Alive against all odds
When Amélie Bourassa talks about her stay at the Royal Victoria Hospital of the McGill University Health Centre (RVH-MUHC) and the birth of her daughter Florence in the spring of 2014, she goes through moments of bewilderment.
"When I look back at everything that happened to me, I can hardly believe that my body was able to overcome all that and that we’re there today, Florence and I," says the 34-year-old woman.
In April 2014, Amélie was 28 weeks pregnant when she began to feel weak and feverish. She was diagnosed with pneumonia, but the antibiotics prescribed to her didn’t work. Her condition continued to deteriorate and she was eventually admitted to the RVH-MUHC.
Soon after, Amélie took a turn for the worse and her medical team decided to place her in an artificial coma. Attached to a ventilator, her heart was only beating at 20 per cent and her kidneys stopped working. Two days later, while still in a coma, doctors decided to perform an emergency caesarean. “They feared I would not make it through the night, so they decided to try to save the baby.”
Florence Marcil was born at 29 weeks and weighed only 3.5 pounds. She was immediately transferred to the RVH Neonatal Intensive Care Unit (NICU). Although premature, Florence was strong. She started to gain weight and was weaned off oxygen as her lungs began to mature. At 38 weeks, Florence was finally ready to go home—but her mother was not.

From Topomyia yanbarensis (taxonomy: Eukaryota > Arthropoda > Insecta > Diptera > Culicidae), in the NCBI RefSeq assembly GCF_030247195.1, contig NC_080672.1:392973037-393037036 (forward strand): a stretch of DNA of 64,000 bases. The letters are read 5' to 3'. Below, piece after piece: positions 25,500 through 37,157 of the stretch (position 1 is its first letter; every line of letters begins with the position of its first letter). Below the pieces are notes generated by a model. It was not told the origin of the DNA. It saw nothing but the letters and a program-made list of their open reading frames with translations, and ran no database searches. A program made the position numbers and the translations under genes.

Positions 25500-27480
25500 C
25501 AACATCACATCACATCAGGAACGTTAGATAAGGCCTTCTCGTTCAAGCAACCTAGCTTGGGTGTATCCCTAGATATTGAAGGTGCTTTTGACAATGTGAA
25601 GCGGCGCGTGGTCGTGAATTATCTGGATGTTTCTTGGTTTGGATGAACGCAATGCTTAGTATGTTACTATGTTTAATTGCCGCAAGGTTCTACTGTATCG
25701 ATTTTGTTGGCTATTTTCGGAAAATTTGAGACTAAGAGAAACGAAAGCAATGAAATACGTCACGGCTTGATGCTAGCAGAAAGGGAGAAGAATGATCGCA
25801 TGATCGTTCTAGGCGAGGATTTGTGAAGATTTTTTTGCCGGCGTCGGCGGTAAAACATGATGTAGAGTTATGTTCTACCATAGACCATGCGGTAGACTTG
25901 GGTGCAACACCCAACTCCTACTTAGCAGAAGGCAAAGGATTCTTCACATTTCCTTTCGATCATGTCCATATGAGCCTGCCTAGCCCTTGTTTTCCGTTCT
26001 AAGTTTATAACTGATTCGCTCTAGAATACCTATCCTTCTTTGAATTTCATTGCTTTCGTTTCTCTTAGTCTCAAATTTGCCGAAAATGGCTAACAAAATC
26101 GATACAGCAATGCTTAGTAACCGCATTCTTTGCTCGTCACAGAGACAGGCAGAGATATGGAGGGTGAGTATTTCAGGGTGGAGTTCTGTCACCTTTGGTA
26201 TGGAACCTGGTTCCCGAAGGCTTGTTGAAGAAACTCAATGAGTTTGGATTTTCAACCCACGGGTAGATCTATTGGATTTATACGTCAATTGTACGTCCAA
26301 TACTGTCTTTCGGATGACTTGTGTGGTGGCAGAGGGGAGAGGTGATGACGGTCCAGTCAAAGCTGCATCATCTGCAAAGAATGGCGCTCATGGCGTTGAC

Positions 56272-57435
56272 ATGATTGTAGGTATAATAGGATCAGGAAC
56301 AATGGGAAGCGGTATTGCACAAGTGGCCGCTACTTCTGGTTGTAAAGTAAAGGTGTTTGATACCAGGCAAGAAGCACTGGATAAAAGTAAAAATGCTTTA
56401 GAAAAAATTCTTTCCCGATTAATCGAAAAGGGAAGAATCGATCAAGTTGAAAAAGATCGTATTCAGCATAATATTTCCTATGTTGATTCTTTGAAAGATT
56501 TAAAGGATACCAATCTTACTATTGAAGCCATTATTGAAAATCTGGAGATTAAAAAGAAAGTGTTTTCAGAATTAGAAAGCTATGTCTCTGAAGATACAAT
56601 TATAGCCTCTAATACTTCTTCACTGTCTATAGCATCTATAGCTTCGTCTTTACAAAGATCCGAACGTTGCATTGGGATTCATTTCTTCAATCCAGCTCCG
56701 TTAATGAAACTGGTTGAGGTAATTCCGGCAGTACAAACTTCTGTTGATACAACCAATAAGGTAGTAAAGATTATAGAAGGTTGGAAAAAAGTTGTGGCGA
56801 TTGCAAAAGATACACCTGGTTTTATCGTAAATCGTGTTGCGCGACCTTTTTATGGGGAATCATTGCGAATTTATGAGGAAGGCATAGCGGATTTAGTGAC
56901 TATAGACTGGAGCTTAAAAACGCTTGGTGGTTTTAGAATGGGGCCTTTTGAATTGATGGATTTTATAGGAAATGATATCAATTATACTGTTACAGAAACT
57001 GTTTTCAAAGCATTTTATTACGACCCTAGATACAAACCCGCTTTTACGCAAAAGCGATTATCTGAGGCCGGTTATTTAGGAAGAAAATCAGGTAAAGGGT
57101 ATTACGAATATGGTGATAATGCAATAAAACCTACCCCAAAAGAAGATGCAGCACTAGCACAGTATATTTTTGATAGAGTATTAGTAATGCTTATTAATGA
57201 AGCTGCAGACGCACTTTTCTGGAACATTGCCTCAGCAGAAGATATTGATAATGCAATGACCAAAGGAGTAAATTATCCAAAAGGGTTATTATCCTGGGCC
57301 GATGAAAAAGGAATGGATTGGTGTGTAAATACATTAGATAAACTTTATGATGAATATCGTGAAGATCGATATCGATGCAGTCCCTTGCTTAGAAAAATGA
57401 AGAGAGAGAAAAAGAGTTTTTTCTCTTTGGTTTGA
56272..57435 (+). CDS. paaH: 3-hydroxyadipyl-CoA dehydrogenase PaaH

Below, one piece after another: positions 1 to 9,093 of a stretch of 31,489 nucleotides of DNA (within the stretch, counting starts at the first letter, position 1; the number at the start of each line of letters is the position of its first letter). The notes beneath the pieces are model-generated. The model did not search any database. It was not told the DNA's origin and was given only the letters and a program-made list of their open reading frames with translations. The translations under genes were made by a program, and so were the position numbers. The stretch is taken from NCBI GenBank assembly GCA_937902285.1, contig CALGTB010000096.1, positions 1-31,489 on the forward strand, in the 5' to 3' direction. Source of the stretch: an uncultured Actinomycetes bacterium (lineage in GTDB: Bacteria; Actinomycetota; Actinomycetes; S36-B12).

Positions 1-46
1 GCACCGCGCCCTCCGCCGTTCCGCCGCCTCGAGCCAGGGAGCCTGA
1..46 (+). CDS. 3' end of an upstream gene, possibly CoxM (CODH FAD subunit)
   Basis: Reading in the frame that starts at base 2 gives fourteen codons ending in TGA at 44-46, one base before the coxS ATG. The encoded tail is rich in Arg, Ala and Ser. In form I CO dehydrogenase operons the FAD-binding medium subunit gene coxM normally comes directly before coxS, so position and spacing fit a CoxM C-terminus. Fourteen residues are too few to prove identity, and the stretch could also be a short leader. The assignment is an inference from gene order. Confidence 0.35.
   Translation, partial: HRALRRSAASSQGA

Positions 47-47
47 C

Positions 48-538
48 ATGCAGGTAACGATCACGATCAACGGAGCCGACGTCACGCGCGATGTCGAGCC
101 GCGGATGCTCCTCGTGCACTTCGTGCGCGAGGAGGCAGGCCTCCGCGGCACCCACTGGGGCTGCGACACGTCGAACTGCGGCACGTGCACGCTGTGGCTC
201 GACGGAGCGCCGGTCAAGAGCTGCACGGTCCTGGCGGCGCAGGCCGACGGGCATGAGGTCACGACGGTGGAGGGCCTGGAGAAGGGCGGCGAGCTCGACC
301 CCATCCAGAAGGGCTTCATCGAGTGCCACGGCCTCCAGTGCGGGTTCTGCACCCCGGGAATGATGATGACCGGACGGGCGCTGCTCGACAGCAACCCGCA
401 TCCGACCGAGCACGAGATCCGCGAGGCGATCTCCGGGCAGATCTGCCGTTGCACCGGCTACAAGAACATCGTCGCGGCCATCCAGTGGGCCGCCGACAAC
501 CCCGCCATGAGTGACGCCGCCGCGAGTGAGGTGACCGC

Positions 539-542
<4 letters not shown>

A fight for survival
Amélie’s internal organs had begun to fail after Florence was born. She was placed on extracorporeal membrane oxygenation (ECMO), a technology that provides both cardiac and respiratory support when a patient’s lungs and heart are too weak to function. For Amélie’s boyfriend Samuel, those were horrible moments.
“I was back and forth between the adult and neonatal intensive care units and then I’d rush home to take care of our other daughter Delphine. It was so hard trying to explain to her why she couldn’t speak to mommy.”
When Amélie’s team of doctors determined the type of virus attacking her lungs and heart, they were able to successfully treat it.
“They discovered it was a type of virus that anybody could catch, but it affected me so severely because I was pregnant,” she says.
It was only on May 7 that Amélie woke from her coma, not knowing she had given birth. She met Florence for the first time on May 23, a month after she was born. Amélie was then transferred to a rehabilitation centre. After spending weeks in a coma, she had to learn how to walk again. Six weeks later, it was time to return home. In her baggage, Amélie carried a precious gift – an album filled with photos, heart-felt messages from staff and little treasures, like an imprint of Florence’s tiny foot.
“This album means so much to me,” says Amélie. “I am so grateful for everything the hospital did for us. Everyone went above and beyond.”